Two back-to-back headlines this week about the presidential commission investigating the British Petroleum oil spill in the Gulf of Mexico sent conflicting messages. The seven-member panel, co-chaired by former Florida senator Bob Graham and former EPA administrator William Reilly, is probing the April 20 Deepwater Horizon oil rig explosion that killed 11 crew members and spewed millions of gallons of crude from the blown-out well into the Gulf.
The first headline, Panel: BP didn't favor $ over safety on Nov. 9, topped a story in which the panel's chief investigator said that, among preliminary findings, there is no evidence that ``a decision-making person or group of people sat there aware of safety risks, aware of costs and opted to give up safety for costs.'' This challenges the common view that BP and the other firms involved, Transocean and Halliburton, cut corners to save money, which led to the explosion.
The article beneath the Nov. 10 headline, Panel chairmen spread blame among firms, has Messrs. Graham and Reilly saying that the panel found a ``culture of complacency'' rather than a ``culture of safety.''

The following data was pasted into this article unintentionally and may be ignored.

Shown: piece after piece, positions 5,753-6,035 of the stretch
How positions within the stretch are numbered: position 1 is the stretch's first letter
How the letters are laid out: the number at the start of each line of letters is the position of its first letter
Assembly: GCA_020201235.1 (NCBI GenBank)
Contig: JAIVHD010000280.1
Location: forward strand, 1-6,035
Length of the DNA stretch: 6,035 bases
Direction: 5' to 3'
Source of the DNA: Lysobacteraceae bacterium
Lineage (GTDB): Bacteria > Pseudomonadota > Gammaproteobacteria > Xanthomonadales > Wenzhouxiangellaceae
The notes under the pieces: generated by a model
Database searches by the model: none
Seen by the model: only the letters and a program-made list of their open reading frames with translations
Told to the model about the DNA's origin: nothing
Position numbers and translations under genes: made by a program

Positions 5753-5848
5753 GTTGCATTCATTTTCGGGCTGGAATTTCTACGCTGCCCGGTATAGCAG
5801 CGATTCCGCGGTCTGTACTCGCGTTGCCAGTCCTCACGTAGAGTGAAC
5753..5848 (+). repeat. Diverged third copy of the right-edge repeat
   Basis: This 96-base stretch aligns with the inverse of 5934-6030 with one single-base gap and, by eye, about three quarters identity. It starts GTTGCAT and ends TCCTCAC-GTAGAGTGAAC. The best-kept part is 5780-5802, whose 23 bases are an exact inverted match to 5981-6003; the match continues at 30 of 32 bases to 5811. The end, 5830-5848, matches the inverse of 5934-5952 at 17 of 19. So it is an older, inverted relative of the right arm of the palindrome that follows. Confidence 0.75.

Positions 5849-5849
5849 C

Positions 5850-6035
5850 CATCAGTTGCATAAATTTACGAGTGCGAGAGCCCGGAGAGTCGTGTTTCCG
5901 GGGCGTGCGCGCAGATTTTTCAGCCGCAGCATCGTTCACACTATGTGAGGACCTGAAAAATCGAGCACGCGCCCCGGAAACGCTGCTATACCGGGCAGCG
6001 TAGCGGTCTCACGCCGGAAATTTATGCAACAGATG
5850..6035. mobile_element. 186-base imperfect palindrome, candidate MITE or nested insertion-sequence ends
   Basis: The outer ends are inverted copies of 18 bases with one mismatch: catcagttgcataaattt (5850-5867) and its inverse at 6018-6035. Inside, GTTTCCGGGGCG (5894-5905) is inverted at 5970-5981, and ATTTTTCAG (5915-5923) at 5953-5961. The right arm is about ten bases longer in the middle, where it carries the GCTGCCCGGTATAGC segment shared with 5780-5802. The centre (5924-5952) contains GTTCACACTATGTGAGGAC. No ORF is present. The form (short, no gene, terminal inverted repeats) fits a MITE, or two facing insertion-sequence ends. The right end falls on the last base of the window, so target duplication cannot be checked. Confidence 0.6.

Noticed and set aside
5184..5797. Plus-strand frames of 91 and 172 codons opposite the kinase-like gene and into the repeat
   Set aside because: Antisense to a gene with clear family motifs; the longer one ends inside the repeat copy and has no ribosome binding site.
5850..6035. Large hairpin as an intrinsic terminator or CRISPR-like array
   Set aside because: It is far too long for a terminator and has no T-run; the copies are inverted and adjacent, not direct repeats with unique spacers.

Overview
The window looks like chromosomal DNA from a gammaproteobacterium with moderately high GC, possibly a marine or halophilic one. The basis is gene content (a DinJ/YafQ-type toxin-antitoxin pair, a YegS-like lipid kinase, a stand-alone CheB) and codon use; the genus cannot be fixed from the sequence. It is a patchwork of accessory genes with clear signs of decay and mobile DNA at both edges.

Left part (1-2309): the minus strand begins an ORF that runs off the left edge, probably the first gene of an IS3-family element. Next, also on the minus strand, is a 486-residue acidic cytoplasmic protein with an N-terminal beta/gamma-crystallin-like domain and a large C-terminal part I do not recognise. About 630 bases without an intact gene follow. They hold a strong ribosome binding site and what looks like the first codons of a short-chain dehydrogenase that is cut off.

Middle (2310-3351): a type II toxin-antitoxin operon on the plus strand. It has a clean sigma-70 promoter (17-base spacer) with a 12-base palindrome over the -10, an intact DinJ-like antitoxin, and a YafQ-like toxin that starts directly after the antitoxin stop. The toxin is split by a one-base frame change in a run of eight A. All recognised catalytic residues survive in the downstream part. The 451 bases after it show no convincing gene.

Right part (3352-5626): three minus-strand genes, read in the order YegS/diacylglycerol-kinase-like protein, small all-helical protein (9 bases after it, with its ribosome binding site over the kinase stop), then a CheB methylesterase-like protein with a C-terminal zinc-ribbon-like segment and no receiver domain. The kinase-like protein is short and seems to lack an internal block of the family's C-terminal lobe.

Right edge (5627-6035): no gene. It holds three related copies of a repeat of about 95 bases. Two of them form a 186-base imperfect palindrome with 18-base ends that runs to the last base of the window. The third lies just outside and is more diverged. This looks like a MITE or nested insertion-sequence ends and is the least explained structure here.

They said all three companies were to blame. As for the chief investigator's statement, Mr. Reilly said that the group ``didn't rule out cost, they just weren't prepared to attribute mercenary motives to men who cannot speak for themselves because they are not alive.'' Nevertheless, he continued, ``there was one bad call after another.''
Mr. Reilly also called for ``top-to-bottom'' reform of the companies' drilling operations. So, plenty of mistakes led to the biggest oil spill in U.S. history. And these are just the panel's preliminary findings. Its full report is due in January.
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